Latest Discussions : Plumbing


12:03PM | 08/21/04
Member Since: 08/20/04
2 lifetime posts
We live in a townhouse that was newly built 3 years ago. A few weeks ago, we had a heavy rainfall and I noticed that the water in the backyard (we just have a patio, no lawn) did not go down the drain (storm drain??). Not only that, but after the sump pump turned off, I noticed that there was water actually coming up from the drain because I saw small bubbles coming out of the drain. It wasn't until the next day that all the water finally disappeared.

Thinking back in retrospect, during the end of the first winter, we had noticed that as the snow melted in the back patio, it took a long time before all of the water went down the drain. At the time, the builder told us that it was because there was frozen ice down there and that other units had the same problem. Come to think of it, we have had other rainfalls and the same thing has happened where the water doesn’t drain very fast and the bubbles appear after the sump pump stops.

What does this mean? Is it a construction issue? Is the sump pump clogged? If so, it would seem strange since the house is not that old. Any advice would be greatly appreciated!! Thanks!!


04:09AM | 08/22/04
Member Since: 12/09/03
175 lifetime posts
Heres whats going on; do remember this water seeks its own level. That sump and the drain are connected, with an underground pipe. The water will rise until the pump kicks in, it pumps down and shuts off. My bet is the sump is not very deep. Check the level of the sump against the drain. Dig the sump down a foot below that, and set the turn on level of the pump so it's just at the invert of the drainpipe. That should clear up the gurgling/standing water issue. Let me know what happens. C.


07:26PM | 09/22/04
Member Since: 08/20/04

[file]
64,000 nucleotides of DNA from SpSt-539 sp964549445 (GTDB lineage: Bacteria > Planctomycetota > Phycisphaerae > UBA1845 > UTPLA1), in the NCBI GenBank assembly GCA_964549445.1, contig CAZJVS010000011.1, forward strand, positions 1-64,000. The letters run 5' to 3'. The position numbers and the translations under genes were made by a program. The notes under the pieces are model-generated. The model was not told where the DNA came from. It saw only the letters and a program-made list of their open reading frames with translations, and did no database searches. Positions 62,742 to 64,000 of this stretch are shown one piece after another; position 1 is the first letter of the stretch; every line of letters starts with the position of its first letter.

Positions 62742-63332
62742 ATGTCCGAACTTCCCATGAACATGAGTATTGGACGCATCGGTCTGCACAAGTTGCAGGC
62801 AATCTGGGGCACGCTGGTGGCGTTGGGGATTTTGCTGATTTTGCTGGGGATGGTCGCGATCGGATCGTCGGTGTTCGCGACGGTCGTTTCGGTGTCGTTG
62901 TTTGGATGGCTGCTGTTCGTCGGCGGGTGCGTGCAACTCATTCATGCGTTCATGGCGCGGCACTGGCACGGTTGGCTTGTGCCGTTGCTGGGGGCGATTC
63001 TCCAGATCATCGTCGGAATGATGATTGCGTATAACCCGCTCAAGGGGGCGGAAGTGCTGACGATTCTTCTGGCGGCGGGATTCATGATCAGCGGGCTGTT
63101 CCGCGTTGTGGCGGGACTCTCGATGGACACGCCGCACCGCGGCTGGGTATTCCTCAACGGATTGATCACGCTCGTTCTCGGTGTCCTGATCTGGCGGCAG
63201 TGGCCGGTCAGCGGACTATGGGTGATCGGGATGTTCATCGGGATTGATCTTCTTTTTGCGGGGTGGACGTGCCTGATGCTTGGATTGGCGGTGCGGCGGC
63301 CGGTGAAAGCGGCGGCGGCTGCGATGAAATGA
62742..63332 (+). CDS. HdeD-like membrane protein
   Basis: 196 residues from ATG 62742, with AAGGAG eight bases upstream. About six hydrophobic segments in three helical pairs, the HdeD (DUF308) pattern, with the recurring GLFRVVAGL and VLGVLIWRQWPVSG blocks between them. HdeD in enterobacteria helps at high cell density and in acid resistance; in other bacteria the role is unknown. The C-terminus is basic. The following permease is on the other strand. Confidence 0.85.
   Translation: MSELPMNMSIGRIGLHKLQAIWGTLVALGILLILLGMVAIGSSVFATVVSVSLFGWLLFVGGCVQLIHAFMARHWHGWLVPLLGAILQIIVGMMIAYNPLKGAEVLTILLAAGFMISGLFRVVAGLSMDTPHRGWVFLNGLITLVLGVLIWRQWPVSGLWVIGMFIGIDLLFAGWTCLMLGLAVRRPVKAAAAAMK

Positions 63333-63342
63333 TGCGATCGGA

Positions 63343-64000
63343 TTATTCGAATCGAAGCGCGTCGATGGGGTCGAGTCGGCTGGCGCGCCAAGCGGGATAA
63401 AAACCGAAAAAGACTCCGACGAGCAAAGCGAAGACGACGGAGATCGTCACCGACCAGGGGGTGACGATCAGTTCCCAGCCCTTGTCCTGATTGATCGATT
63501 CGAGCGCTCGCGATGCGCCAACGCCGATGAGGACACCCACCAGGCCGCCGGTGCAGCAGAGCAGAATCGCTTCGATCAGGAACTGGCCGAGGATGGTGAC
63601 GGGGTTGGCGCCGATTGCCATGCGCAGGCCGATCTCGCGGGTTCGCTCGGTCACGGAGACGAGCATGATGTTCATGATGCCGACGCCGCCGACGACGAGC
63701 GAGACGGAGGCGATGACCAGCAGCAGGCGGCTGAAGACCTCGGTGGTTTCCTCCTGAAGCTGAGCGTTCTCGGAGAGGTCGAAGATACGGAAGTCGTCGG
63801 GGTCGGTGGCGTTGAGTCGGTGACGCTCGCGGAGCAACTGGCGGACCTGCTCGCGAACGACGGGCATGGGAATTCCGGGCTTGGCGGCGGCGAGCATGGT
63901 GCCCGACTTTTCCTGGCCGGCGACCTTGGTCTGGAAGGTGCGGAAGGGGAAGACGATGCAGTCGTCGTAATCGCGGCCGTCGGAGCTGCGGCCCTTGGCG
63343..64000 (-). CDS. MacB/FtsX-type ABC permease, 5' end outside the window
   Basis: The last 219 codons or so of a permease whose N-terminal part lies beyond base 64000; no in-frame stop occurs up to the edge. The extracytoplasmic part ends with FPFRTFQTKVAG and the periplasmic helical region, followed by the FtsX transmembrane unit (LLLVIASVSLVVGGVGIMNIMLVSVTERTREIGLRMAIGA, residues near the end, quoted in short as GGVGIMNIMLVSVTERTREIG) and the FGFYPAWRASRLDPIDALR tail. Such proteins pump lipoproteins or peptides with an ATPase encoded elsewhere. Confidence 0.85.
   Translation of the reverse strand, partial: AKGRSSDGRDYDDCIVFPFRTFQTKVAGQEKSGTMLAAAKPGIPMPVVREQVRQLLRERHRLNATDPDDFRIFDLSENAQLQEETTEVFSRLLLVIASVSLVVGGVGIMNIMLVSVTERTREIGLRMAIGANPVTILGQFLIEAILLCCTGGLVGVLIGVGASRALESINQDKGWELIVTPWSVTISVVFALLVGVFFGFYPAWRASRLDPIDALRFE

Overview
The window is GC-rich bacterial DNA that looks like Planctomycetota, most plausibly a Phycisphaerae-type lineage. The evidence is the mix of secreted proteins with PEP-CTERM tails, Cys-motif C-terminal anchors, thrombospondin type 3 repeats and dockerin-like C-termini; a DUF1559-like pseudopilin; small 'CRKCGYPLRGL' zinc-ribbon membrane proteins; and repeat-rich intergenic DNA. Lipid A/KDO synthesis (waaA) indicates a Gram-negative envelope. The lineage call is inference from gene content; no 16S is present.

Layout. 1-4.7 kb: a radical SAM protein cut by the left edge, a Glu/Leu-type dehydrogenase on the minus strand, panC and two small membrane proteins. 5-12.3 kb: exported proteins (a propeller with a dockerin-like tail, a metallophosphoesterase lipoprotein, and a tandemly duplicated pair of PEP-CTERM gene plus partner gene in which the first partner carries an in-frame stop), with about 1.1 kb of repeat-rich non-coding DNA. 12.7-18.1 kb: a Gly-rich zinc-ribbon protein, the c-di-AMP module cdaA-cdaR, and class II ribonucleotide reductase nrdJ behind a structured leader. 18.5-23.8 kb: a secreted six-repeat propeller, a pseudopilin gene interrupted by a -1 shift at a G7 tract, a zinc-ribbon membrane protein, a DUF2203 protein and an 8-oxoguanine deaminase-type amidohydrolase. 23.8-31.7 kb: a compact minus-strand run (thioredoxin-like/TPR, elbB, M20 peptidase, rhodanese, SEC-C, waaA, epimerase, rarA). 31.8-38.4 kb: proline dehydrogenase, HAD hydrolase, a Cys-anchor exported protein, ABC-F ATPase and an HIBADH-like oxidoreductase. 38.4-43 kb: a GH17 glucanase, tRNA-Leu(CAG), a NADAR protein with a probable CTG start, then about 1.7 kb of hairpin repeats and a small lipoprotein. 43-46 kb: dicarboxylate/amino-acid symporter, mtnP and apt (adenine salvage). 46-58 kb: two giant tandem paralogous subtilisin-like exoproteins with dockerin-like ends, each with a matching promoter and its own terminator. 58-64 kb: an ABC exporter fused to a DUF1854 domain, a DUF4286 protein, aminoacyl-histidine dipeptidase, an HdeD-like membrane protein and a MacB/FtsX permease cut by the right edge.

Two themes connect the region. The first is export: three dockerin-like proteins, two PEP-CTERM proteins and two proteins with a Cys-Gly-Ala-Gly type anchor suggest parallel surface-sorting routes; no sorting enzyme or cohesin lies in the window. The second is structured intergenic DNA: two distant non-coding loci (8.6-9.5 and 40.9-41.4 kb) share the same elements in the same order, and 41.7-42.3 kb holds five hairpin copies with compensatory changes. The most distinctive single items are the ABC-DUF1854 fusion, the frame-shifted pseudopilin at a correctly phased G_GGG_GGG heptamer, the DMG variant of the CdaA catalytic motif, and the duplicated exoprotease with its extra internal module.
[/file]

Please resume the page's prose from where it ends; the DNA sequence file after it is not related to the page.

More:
2 lifetime posts

Just wanted to provide an update on our sump pump. It's been a while because it's take us a while to get a hold of someone in the association that manages the outside of the townhouse.

They have had a maintenance person come and check the storm sewer. They just found some dirt they dug out. They also rodded (sp?)out the drain pipe that the gutter water flows into, and told us to see what happens. It seemed to be pretty plugged up. Does this sound right?

We are hoping this will clear up the storm sewer issue, but there is still a problem with the sump pump. We noticed that it kicks in every 30 minutes, and it has not rained in the area for days. There is also a wet, slim layer on the lower half of the pipe where the water gets pumped out. Looking back, the sump pump did seem to run a lot when we first moved in. Not sure whether it was every 30 minutes or not. Something is definitely wrong and we are not sure what the next step is. We are fearful that the motor is going to burn out! It seems to sound a bit quieter than before, as if it is "tired and burned out".

Any thoughts or suggestions would be great!



08:09PM | 09/22/04
Member Since: 12/09/03
175 lifetime posts
I take it that a sump pump in the family is a new thing for you! The foundation must be set on an area with a high ground water table. A 30 minute cycle time is o.k. I've seen them go every 5 minutes! If the pipe cleaning helped out with the patio problem, great. If not consider digging the sump deeper.The ground water will seep into the basement long after the rains are gone. Keep the float clean on the sump pump. I check the site constantly. Let me know how you make out. C.


07:13AM | 09/23/04
Sounds like an exterior area drain dumping into an interior sump basin. Area drains are problematic. Primarily because of debri that gets washed into the drain. We can't put a leaf catcher on them, like we do roof drains, because it creates a trip hazard.

Secondly they are often undersized. The Mechanical Engineers and inspectors often have a challenge in applying the roof drain charts to area drains. Landscaping and even rain leaders are sometimes allowed to also feed these drains that lead to overcapacity. You probably only have a 2" line running 30 feet without a vent.

I've not encountered a need to lower a sump basin but this might be a regional characteristic between parts of our country.

You've got to bury the whole basin or the lid sticks up out of the floor.

If you only have an upright you should get a submersible. We sometimes get residue in the sump from the underflood drainage tiles. They sometimes get the waterproofing of the exterior basement walls washing down under the slab.

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